e-mail gill@willtolive.co.uk

 Don't go down the Oregon Trail

On Tuesday 28th June at Manchester International Convention Centre (MICC), the BMA debated Assisted Suicide. Their position was that they opposed all forms of euthanasia including assisted suicide.

Listen to the debate here. I was really pleased that one of the speakers mentioned that I was outside and supporting their current position.

I was outside handing out my leaflet which asked them not to go down the Oregon Trail. Oregon supports Assisted Suicide.

On Thursday the delegates voted 53% to 47% in favour of adopting a neutral position.
Read the BMA's new position here.

Three Counties Radio

Listen to my response on the Big George's Breakfast Show 1st July 0920

Response to the BMA vote on euthanasia 30th June 2005

What do you think of the vote that the BMA took yesterday?

I am deeply disappointed. This is a big step towards the slippery slope of introducing euthanasia to this Country. Once in place there will be no need for palliative care as in Holand where euthanasia is legal.

Taking a neutral stance is giving the Government permission to pursue its hidden agenda to legalise assisted suicide by 2009.

The Government and the General public are not equipped to make the decision on euthanasia because they are bombarded by negative images of disabled and severely ill people. Disability is still regarded as a fate worse than death and terminal illness is just seen as being full of pain.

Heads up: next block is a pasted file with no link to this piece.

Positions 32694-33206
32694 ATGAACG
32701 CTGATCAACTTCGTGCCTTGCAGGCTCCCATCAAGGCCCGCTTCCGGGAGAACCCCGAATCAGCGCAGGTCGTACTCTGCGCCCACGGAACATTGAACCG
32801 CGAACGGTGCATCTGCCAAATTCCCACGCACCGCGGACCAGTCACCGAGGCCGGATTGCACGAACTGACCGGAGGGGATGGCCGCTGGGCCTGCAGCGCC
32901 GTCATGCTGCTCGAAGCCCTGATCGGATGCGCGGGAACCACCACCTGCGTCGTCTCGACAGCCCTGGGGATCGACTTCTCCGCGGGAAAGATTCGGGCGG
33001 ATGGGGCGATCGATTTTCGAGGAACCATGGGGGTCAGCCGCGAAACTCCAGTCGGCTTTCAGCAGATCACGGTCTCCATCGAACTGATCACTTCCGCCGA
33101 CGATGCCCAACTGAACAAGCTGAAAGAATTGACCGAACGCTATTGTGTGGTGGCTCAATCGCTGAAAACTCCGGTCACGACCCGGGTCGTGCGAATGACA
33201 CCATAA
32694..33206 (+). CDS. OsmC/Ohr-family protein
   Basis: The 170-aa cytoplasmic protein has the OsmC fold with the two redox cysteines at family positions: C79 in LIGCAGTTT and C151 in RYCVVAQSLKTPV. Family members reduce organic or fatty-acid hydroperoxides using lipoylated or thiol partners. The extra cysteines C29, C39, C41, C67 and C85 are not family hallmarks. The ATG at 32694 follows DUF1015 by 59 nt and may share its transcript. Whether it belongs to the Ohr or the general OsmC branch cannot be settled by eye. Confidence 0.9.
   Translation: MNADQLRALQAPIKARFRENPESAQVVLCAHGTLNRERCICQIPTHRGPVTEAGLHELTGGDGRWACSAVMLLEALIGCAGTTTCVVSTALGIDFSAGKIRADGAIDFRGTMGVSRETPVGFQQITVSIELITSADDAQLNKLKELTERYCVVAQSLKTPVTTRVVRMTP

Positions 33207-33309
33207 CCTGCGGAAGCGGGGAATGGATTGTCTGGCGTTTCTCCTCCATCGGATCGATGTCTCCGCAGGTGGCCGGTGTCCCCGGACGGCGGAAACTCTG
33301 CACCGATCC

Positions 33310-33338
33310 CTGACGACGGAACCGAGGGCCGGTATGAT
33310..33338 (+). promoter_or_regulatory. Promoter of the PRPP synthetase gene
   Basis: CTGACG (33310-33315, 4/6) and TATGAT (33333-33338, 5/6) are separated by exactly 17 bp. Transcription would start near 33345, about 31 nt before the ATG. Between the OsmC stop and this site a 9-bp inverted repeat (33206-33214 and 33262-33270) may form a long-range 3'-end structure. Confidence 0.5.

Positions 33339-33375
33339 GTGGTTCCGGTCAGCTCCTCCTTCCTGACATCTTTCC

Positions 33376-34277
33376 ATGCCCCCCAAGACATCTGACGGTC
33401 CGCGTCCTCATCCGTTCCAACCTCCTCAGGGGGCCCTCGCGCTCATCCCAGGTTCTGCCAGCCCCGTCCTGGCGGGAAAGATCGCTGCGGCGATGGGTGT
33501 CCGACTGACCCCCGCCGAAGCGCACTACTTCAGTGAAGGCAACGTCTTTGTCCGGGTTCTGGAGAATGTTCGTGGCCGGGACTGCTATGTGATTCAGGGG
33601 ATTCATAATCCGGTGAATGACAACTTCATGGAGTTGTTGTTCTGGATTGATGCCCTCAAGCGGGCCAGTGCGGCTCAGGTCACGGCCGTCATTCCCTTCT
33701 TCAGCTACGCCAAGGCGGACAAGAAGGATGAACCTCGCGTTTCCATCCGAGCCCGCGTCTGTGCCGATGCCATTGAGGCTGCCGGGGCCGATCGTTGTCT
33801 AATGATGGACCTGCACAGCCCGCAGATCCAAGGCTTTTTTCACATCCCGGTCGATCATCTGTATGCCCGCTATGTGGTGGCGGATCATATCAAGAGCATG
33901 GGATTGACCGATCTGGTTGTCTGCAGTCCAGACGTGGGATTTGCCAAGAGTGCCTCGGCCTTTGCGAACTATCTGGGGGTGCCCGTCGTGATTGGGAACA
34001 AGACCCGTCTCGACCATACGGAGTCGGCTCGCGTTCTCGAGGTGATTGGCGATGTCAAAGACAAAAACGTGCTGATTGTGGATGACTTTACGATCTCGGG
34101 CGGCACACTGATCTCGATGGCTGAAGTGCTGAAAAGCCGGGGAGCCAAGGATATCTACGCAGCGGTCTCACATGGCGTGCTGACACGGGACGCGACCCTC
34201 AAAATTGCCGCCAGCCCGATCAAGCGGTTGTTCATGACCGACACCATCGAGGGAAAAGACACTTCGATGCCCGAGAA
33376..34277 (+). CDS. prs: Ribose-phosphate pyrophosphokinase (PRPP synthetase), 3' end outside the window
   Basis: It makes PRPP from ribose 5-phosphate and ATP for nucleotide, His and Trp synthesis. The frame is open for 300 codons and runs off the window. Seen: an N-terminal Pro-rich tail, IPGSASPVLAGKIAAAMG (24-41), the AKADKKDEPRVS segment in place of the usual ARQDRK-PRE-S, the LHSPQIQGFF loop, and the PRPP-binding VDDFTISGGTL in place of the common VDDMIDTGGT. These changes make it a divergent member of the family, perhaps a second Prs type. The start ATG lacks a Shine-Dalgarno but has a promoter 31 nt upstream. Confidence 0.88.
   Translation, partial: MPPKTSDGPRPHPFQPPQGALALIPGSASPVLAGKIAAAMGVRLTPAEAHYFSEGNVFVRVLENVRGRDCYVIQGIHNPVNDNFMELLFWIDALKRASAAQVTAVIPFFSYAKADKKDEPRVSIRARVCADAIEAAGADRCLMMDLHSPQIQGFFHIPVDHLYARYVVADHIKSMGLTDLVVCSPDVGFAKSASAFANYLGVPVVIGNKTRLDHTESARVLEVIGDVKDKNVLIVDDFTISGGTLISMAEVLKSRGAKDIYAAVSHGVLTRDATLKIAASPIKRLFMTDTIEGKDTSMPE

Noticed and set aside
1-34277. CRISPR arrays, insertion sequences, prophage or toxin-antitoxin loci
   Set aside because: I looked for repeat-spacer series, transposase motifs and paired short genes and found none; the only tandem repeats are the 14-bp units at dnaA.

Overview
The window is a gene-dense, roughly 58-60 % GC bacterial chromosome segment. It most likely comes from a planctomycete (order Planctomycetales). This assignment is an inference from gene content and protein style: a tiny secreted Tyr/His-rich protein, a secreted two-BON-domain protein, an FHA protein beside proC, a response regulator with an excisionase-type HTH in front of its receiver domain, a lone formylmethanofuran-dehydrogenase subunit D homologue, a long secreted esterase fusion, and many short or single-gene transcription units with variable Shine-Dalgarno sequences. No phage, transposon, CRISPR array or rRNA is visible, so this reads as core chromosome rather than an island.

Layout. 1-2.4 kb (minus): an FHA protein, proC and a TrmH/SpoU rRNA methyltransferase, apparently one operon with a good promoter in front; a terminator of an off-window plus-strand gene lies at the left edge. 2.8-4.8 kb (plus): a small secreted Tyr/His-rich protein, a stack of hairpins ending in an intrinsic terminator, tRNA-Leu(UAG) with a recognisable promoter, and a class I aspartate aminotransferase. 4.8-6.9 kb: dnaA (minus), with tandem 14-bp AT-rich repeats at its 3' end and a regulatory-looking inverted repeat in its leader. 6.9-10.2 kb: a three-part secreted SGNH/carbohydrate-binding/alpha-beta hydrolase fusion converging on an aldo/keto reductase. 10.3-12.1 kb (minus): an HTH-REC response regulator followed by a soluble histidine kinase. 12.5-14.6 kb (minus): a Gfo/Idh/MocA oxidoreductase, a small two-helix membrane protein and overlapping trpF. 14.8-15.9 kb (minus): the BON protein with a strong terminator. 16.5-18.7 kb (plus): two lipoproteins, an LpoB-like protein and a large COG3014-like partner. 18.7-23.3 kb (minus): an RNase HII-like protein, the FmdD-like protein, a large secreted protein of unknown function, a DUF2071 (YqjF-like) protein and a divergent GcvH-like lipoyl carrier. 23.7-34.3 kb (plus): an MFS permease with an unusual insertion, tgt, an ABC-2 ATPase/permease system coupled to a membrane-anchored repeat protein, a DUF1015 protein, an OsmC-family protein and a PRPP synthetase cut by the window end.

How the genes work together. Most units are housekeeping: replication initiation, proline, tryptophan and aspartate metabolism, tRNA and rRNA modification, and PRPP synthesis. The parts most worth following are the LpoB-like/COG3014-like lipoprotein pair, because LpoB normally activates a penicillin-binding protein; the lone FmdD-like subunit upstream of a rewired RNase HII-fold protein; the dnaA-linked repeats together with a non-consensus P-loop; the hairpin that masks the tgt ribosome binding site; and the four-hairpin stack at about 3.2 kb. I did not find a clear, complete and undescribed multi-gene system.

People are not reminded that professional palliative care can address at least 95% of pain. An example of this is that Dennis Potter’s last two plays and a major television interview happened when he was in the last months of a painful terminal illness. Even though he could only work for around five hours a day, he produced two of his most memorable plays for the BBC and Channel 4.

Doctors can often get their diagnoses wrong. A very recent example of the is Abigail Witchell who was not expected to live at all after the horrendous attack on her, but as we have seen, if the right frame of mind can be maintained, miracles can sometimes happen.

Giving people the option of ending their life prematurely devalues the life they have left and gives them the message not to bother any more.

Only 400 doctors out of 120,000 voted yesterday and the vote was extremely close. I hope that those not in favour of sitting on the fence will now stand up and be counted.